It is widely known that peer pressure, drug and alcohol abuse, and reckless driving are dangers that some teenagers may face; however, there is one major, yet less publicized problem that an increasing number of teenagers are dealing with on a daily basis. Both teenagers and adults suffer from sleep deprivation, but “the problem is most acute among teens” (Richter). Sleep deprivation is being referred to as an epidemic among experts, and it can have drastic effects on a teenager’s physical, mental, and social well-being. “The most recent national poll shows that more than 87 percent of U.S. high school students get far less than the recommended eight to 10 hours of sleep each night” (Richter). Teenagers have “irregular sleep patterns” and they stay up late, affecting their “biological clocks” which can “hurt the quality of their sleep” (National Sleep Foundation). Schools should start later in the morning because the students need more sleep to perform better academically, teens with more sleep are less likely to become depressed or ill, and longer sleep prevents more wrecks among teenage drivers.
Although it once regarded as being useful, the modern day society has to endure its negative results. Health, in total, is considered the most important thing to people; however, human health is hindered by the time fluctuation. The spontaneous shift in time does not settle well with the body’s ritual processes and its “internal clock...does not adjust” (Source E). A good night's rest is possibly one of the best natural medications and allows the body to fully rejuvenate, and the time change infringes upon this. Sleep is so important in consideration to a person’s attitude towards their day and their performance because it sets their mood. Therefore, the time change’s effect on the human body does not comply with what is expected on a daily basis and further notions expelling the time change from the calendar. In addition, the time change takes a toll on energy consumption. Although it does reduce the electricity needed for light, it increases total energy usage by two to four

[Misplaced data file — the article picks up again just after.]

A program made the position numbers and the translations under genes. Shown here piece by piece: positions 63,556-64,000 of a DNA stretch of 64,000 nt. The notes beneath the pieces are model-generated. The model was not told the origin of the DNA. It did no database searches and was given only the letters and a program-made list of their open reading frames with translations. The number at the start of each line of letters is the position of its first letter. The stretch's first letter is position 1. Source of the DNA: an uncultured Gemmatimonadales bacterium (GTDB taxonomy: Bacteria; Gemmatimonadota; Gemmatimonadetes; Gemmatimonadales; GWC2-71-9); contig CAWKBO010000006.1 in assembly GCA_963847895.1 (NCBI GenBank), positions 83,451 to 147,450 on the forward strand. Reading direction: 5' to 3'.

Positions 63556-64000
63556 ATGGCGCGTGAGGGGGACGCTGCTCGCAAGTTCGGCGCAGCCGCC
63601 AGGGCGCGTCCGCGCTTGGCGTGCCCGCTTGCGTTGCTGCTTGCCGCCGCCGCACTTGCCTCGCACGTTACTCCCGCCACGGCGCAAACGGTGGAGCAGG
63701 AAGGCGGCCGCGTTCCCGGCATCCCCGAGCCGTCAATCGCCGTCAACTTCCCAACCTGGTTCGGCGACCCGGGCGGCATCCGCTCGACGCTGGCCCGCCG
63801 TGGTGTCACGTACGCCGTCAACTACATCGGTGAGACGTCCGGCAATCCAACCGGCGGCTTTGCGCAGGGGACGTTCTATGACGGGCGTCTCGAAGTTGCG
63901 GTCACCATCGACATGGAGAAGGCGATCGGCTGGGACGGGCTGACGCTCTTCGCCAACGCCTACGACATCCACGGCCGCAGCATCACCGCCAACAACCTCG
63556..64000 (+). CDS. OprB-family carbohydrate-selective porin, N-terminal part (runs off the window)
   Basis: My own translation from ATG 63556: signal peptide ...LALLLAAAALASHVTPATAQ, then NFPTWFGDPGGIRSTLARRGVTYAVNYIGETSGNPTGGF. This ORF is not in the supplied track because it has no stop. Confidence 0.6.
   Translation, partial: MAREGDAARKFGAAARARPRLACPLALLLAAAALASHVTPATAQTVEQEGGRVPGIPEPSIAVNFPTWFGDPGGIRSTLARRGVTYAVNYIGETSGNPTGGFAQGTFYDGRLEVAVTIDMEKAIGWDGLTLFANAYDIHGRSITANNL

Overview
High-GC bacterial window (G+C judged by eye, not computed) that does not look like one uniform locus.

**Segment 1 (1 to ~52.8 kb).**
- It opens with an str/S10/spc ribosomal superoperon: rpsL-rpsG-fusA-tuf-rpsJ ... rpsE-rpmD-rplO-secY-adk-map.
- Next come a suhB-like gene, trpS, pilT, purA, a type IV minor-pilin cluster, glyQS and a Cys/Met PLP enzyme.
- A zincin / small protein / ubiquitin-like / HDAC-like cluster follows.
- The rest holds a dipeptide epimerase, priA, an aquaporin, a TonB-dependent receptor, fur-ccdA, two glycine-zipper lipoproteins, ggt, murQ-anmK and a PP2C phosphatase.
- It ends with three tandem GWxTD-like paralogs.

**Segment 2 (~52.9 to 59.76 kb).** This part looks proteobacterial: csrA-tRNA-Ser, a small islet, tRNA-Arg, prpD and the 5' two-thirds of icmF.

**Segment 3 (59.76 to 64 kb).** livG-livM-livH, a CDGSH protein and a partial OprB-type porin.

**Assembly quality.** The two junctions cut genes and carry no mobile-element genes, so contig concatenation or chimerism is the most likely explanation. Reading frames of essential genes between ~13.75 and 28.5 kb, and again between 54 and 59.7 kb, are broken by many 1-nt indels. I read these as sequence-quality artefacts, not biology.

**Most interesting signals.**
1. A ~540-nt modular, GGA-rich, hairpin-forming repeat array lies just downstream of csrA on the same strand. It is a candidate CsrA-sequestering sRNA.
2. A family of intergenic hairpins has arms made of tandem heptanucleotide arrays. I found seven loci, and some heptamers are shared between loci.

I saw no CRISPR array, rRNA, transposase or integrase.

Most of us in this class will say that we not get enough sleep because of all assignments, lab reports and so on like just now. So, we called this situation as sleep deprivation which means a condition where people not get enough sleep. We are in the same shoes, so no worries. A research from Brown University stated that, from a survey they conducted to a group of college student, 11% student have a good sleep but the rest which is 73% from the same study were found to have a sleep problem. Despite all of these academic stuff that we need to finish up, it is actually important for all of us to care more about sleep.